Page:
Prospective Ph.D and M.Sc students
If you are interested in doing a PhD in the LANDteam there are a few different ways to make that happen:
Many students come through the E4 DTP, which is based here in the School of GeoSciences. This is only open to students who are resident in the UK (pretty much). Nearly every year I advertise projects for the DTP. You can find out how the DTP works here: https://www.ed.ac.uk/e4-dtp. Project are normally advertised in the autumn with interviews in Jan/Feb for a start in Sept.
There is also the SENSE CDT, which focuses on remote sensing. Similarly to the DTP, projects are advertised in the autumn.
For non-UK students, there are University scholarships that might be suitable. See here. The Principal’s Career Development Scholarship and the Edinburgh Global Research Scholarships are ones that we have had success with in the past, along with non-University scholarships. For these you will need to develop your own project idea, so please contact Casey early on in the process.
I always welcome inquiries from potential PhD, M.Res or M.Sc students interested in land use change, ecosystems ecology and the dynamics of socio-ecological systems. Taught M.Sc students should contact Casey if there are interested in doing their dissertation projects on a related topic.
Qualifications and experience
To give you a rough idea, generally to get to the interview stage of the DTP you will need either a 1st at undergraduate or a distinction at MSc. However this is not a hard and fast rule and professional experience, published papers/reports, successful field work, and good grades in dissertations etc are important too. Competition for university scholarships is at a similar level. The PhD gives you time to learn new methods and concepts, so I tend not to worry about applicant’s disciplinary background – it is the ability, enthusiasm and stubbornness to learn that matters.
Inter-, multi-, or trans-disiplinary? ¯\_(ツ)_/¯
Land system science nearly always need multiple methods, multiple ways of thinking about the world, and borrows, steals, and adapts concepts from many different disciplines. Ecosystem ecology likewise requires a broad knowledge of many natural sciences. So, I’m particularly interested in people who seek broad understanding of a topic and are not afraid to be undisciplined and trespass into other fields. I’ve had lots of students with natural science backgrounds do amazing projects that mix social and natural science. Some of the best scientists in my field have backgrounds as different as physics or political science.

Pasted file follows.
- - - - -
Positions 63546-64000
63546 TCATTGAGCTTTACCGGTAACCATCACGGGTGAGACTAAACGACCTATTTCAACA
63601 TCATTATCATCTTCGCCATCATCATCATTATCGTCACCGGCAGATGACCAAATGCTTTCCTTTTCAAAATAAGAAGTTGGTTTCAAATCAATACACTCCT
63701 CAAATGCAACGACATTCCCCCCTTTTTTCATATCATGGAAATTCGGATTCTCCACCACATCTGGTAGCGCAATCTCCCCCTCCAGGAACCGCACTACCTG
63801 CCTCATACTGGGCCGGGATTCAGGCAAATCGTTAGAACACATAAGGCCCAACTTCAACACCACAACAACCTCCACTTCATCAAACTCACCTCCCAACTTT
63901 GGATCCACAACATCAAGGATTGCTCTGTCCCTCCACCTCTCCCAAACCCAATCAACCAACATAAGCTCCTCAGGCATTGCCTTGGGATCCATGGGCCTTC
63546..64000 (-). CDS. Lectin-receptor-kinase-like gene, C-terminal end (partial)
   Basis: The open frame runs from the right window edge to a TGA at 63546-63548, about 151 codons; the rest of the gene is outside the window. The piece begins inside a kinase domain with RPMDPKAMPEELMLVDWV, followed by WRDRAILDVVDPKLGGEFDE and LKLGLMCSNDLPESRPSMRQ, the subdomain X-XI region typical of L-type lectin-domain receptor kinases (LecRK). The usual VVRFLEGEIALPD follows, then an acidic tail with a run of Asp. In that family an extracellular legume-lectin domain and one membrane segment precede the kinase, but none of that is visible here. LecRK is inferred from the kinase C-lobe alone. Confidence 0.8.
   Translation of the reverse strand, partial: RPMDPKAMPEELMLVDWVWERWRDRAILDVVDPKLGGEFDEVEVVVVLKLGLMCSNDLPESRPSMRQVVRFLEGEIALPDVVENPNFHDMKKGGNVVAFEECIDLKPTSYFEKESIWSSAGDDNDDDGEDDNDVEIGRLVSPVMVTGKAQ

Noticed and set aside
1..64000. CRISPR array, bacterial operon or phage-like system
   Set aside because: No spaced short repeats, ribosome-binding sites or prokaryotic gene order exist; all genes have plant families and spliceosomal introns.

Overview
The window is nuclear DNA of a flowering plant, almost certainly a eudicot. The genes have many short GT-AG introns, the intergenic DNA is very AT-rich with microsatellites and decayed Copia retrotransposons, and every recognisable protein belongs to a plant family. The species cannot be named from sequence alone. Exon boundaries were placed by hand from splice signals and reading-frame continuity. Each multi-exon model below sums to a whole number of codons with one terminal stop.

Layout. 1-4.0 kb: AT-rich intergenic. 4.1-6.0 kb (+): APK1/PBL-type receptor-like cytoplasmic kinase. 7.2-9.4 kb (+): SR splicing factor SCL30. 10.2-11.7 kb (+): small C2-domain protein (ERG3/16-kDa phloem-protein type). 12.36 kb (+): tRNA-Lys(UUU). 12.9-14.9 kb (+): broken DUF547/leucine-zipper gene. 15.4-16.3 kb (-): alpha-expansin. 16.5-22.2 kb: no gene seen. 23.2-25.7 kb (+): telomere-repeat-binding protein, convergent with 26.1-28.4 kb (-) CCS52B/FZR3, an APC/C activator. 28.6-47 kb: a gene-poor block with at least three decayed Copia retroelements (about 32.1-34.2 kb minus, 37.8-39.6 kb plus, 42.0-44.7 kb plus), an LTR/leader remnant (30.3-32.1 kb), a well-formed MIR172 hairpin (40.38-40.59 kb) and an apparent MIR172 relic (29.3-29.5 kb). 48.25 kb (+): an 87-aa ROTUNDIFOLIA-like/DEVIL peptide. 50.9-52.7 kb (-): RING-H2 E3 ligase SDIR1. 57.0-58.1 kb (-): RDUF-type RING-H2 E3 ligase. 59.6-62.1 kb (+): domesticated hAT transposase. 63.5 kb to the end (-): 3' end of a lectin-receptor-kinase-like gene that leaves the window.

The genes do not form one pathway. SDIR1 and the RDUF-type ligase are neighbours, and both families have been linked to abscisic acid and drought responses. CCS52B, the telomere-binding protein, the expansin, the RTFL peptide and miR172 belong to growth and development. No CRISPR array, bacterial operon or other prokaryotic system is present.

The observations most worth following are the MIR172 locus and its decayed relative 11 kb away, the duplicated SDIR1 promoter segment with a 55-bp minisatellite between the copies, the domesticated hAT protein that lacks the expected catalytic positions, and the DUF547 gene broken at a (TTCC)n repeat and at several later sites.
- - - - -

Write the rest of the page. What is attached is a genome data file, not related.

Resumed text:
There is however a limit to what I can supervise effectively! e.g. for projects with a strong social science component, I will make sure there is a co-supervisor who has a background in these methods.
I believe that fieldwork is essential for socio-ecological science. For many of the projects I supervise, an understanding of the social context of the site is essential. However, as your PhD is a studentship, not an exercise in data collection, you will need to balance the time you spend in the field with time here in Edinburgh, interacting with colleagues and attending our seminar series. This means that projects that I supervise try to avoid very long periods away from Edinburgh (e.g. >4 months for an individual trip). The iteration of methods-data collection-analysis needs to be a continuous for the production of novel research. So I encourage several shorter repeat trips throughout the first two years rather than long stints away.
We would all like science to be transparent and reproducible. That’s what we aim for, but it takes hard work! I will expect you to spend time documenting your analysis, making it transparent and repeatable, and where appropriate using versioning tools and repositories to make it public. I encourage “good enough” practices in scientific computing.
Numeracy and scientific computing
Numeracy is key to successful research in nearly all the areas I work in, so I try to provide a lot of tailored support in this area. To be able to extract useful information from large data sets you will need to learn to use a computer programming language. Which one doesn’t really matter – we all have personal preferences – and all have strengths and weaknesses. You will find colleagues here in GeoSciences who are able to help with R, Matlab, Python, IDL, FORTRAN, Java, and many other languages. However, you will need to put time into learning a language right from the start of the PhD. Like learning a spoken language, this takes time and persistence. Most of my group use R, and those doing remote sensing use Python. We have developed code libraries and tools in both these languages, so you will be able to build on the work of others.
What you can expect from me
- I run a sociable, supportive group, that meets every 1-2 weeks to talk about methods, recent papers, share expertise or practice talks;
- As well as discussing the science, we support each other to develop writing and coding skills, give good talks, write good papers and publicise our science.
- I help students identify the skills the need to learn and then provided tailored support and regular feedback to help this happen;
- I will support you to take ownership of your project early on, and shape it to meet your needs and interests;
- I will help you set realistic short term goals, to build confidence especially at the start of the project;
- I will give you honest, constructive feedback;
- I will try to get drafts back to you with 2 weeks (usually much less), or let you know if this is not possible.